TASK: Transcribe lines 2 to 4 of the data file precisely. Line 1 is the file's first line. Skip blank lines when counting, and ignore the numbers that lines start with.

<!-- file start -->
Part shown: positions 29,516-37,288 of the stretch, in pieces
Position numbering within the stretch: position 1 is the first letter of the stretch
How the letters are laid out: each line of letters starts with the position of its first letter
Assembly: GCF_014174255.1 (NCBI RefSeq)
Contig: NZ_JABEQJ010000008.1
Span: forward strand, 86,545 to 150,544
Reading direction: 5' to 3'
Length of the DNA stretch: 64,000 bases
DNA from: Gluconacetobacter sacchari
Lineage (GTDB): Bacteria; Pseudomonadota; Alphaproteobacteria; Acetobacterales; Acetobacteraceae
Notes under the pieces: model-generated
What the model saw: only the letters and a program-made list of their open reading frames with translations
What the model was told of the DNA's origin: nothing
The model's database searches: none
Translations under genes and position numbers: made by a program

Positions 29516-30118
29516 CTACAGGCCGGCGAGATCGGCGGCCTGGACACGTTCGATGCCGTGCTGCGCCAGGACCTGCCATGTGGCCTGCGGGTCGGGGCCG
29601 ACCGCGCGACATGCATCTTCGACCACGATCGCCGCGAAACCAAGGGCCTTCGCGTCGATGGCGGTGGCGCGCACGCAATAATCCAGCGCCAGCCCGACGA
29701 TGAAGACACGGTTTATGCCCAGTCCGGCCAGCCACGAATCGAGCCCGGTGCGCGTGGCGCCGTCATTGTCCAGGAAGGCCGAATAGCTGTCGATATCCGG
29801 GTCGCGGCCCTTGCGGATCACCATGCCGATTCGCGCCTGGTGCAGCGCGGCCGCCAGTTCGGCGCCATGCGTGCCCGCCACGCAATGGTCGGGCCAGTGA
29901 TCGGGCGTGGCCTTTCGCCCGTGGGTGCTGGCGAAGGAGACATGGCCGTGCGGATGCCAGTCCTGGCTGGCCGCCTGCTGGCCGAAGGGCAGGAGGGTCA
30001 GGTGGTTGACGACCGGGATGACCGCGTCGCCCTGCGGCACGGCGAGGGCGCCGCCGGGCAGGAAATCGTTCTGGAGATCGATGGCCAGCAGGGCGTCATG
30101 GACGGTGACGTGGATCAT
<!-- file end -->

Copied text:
Position numbering within the stretch: position 1 is the first letter of the stretch
How the letters are laid out: each line of letters starts with the position of its first letter
Assembly: GCF_014174255.1 (NCBI RefSeq)